Matchory.com is a German site with an English interface that focuses on matching small brands that want to make custom products to the world‘s best factories. Many are based in China but it also has facilities in Europe and other manufacturing centres.
They claim to have 3,000,000 audited manufacturers in their database and they use . It use responses from their enquiry forms and AI to help match the manufacturers to companies with the best fit and price. It operates more as an agent for manufacture matching and supply chains rather than as a search engine like the other sites listed above.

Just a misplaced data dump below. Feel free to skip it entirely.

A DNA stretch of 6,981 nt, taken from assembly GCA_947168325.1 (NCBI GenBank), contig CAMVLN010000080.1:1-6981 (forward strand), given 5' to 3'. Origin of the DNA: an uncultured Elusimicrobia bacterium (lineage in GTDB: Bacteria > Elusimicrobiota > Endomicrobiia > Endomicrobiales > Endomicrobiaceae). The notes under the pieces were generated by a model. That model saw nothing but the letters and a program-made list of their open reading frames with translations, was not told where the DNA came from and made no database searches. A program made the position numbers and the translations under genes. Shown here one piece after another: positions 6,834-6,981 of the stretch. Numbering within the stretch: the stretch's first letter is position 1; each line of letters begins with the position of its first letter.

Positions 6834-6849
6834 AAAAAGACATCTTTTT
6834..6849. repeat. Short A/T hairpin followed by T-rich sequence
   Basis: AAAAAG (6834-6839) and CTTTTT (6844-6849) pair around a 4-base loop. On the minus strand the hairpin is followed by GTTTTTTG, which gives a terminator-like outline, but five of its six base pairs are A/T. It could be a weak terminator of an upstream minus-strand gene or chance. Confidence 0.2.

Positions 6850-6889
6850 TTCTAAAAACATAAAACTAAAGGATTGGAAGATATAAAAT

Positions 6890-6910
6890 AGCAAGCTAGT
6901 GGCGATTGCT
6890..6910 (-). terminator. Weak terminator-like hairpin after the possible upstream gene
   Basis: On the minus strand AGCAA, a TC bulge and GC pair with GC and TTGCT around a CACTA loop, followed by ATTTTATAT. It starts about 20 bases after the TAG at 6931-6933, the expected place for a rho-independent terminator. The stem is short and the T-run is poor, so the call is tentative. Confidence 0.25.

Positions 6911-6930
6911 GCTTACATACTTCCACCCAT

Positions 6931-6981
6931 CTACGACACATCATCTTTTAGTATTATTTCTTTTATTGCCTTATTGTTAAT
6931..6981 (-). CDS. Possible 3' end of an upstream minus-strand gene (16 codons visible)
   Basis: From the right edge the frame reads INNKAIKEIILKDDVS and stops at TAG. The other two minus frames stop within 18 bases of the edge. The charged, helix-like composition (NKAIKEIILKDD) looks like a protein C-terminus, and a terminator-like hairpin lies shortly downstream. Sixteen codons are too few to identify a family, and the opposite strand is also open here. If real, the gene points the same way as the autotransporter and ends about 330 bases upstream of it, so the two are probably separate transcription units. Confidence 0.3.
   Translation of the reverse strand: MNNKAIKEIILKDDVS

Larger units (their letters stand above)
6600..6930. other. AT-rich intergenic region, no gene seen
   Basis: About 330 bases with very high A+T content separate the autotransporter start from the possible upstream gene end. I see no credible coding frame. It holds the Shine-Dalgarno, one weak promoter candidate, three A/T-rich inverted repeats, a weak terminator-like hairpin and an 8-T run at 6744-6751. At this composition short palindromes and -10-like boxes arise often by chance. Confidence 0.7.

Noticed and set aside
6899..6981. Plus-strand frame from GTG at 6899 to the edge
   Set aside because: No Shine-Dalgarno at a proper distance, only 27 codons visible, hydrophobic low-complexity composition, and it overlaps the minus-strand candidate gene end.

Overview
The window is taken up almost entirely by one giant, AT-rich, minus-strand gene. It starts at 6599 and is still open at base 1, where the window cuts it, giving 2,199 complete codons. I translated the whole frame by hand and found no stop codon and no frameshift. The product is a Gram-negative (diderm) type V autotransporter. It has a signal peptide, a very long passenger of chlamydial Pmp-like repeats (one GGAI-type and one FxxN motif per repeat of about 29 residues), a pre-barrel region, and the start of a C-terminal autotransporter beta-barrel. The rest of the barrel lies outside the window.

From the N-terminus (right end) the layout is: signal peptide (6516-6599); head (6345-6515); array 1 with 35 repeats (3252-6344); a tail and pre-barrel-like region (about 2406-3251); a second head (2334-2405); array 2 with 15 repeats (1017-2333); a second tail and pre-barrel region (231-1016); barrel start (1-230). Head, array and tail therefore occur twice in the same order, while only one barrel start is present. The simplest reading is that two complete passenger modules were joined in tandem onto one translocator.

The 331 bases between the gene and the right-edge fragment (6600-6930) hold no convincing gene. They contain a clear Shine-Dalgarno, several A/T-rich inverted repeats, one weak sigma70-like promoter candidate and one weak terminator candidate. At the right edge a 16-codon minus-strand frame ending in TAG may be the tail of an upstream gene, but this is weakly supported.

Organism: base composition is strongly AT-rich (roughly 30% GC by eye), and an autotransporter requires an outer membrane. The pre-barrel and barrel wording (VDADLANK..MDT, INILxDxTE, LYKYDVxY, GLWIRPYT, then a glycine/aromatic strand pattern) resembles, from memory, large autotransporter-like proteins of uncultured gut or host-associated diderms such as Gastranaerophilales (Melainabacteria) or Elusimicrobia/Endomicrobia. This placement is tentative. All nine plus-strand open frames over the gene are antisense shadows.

The Best Chinese Social Media for B2B Businesses
The Q&A app Zhihu is like Quora. It’s a great place for B2B enterprises to build their profile and reputation. A verified official brand account, or better yet, a VIP membership, allows brand reps to establish themselves as thought leaders and respected names in the industry. Companies should establish a verified account because their brand may already have an account on Zhihu that was registered by a fan, staff at a subsidiary or someone with bad intentions. Registering officially and investigating other accounts claiming to represent your brand gives you control of your company’s reputation on the site and allows coordination and alignment.
Livestreaming, webinars and live chat capabilities are available to selected brands. These are great ways to discuss industry-specific topics and interact with potential partners, customers and the public.